Well, investors want to see a business plan, so I decided to get “some advice from my friend Steve,” Steve “is a very successful entrepreneur,” “entrepreneur.” Entrepreneur is originally a French word, and in English it means someone who is good at starting new businesses - someone who likes to start their own business. Usually, these are small businesses, but sometimes they become bigger as they become more successful. So, an entrepreneur is a, usually, small businessperson who likes to start new businesses.

Well, my friend Steve told me that “I needed to figure out,” or to think of, “my business model.” The term, business model, “model,” means the way that you are going to be able to make money: how are you going to make money on something, who are you going to sell your product, your good or your service to and how will you do that; that is your business model - how you will make money.

Back about five - six years ago, there were many entrepreneurs on the Internet who started companies that were not successful, and one reason was that they did not have a good business model. They didn't know how they were going to make money on the Internet. I don't know either!

One question that my business plan has to answer is “How long will it take for” my “company to be in the black?” When we say a company is in the black, we mean they are making money; they are taking in more money than they are spending, or what we would call a profit, “profit.” If you are in the black, you are making money; you are getting a profit from your business. The opposite is to be in the red. If you're in the red, you are losing money on your business. Of course, you can't be in the red for too long because you will no longer have any money left.

Well, Steve said that the proposal that I was trying to put together needed “to show revenue projections.” The proposal, which is the same as the business plan, needed “to show revenue projections.” To show, “show,” here means that it would have to be in the business plan; it would have to be on a piece of paper that said what the revenue projections were.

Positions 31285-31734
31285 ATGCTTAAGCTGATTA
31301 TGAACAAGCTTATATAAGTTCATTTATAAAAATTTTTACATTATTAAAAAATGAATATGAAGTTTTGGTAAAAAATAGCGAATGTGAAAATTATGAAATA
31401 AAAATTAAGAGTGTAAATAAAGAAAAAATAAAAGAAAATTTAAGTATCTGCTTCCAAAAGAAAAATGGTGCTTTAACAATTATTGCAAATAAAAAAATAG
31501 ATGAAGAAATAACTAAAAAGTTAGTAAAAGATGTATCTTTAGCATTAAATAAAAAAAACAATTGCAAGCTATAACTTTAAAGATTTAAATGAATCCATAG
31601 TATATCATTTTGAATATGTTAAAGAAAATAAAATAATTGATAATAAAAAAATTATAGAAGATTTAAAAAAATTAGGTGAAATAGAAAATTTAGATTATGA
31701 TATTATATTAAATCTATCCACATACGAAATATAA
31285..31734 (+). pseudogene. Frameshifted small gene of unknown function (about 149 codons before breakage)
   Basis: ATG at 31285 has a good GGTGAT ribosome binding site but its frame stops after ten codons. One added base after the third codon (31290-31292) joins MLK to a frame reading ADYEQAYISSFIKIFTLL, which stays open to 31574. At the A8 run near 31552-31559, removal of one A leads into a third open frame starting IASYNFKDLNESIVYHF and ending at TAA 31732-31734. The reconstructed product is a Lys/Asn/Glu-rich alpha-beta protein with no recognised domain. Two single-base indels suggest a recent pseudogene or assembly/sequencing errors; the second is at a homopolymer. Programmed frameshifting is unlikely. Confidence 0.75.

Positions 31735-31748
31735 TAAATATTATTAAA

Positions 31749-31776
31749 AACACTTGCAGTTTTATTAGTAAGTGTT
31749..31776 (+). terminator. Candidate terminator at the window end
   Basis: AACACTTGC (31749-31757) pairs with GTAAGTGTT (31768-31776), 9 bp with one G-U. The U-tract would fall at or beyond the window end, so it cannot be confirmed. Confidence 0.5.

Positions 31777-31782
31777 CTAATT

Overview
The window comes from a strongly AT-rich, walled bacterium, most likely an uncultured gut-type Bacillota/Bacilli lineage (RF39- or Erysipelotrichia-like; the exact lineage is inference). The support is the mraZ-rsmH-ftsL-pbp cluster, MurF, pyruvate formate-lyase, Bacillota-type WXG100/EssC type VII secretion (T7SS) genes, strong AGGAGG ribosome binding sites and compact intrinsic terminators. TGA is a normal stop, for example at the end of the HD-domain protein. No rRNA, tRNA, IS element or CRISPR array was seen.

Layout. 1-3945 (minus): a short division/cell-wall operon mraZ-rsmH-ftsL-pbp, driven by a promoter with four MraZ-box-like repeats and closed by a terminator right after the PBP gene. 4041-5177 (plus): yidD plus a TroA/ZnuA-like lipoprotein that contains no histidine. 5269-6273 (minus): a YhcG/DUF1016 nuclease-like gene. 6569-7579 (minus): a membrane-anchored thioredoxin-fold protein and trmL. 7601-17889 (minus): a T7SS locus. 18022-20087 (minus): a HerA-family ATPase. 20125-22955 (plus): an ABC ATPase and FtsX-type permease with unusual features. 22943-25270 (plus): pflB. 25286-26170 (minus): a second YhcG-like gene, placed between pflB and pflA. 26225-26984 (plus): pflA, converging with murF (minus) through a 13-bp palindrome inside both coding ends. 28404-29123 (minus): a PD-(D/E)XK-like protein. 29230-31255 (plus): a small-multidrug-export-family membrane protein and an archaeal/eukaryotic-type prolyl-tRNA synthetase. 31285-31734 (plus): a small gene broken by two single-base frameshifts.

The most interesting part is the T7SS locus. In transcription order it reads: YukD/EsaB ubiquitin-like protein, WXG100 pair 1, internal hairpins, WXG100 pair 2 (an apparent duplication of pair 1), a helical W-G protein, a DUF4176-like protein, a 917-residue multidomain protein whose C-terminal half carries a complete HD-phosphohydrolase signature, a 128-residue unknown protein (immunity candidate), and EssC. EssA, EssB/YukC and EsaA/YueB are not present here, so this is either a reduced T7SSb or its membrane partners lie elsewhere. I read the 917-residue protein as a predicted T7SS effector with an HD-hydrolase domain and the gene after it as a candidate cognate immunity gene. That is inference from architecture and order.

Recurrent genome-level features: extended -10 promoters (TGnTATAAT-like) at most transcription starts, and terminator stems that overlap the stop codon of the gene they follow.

What are revenue projections? Well, revenue, “revenue,” is another word for the money that you get - that people give you for your product or service, that's your revenue. The opposite of revenue is expenses. Expenses, “expenses,” is the money that you have to spend - to give other people to make your product, or to run your service business. A projection, “projection,” is a prediction; it's what you think will happen. So, a revenue projection is your guess about how much money you will be able to get for your good or your service.

My proposal has to have “revenue projections for the first five years,” of my business and I also need an estimate of the gross sales for that period. An estimate, “estimate,” is similar to a projection. It's a guess; it's what I think something will be. Your gross, “gross,” sales, “sales,” is the amount of your product or your service that you sell, not including the refunds or other returns that people might have. So, for example, if I am selling ten staplers, and I sell ten and I make 100 dollars, that would be my gross sales. But, one of my customers might want a refund - a return of the stapler, and so I would have to give them ten dollars back - each stapler is ten dollars, let's say. So, your gross sales are the 100 dollars before any returns or refunds to your customers.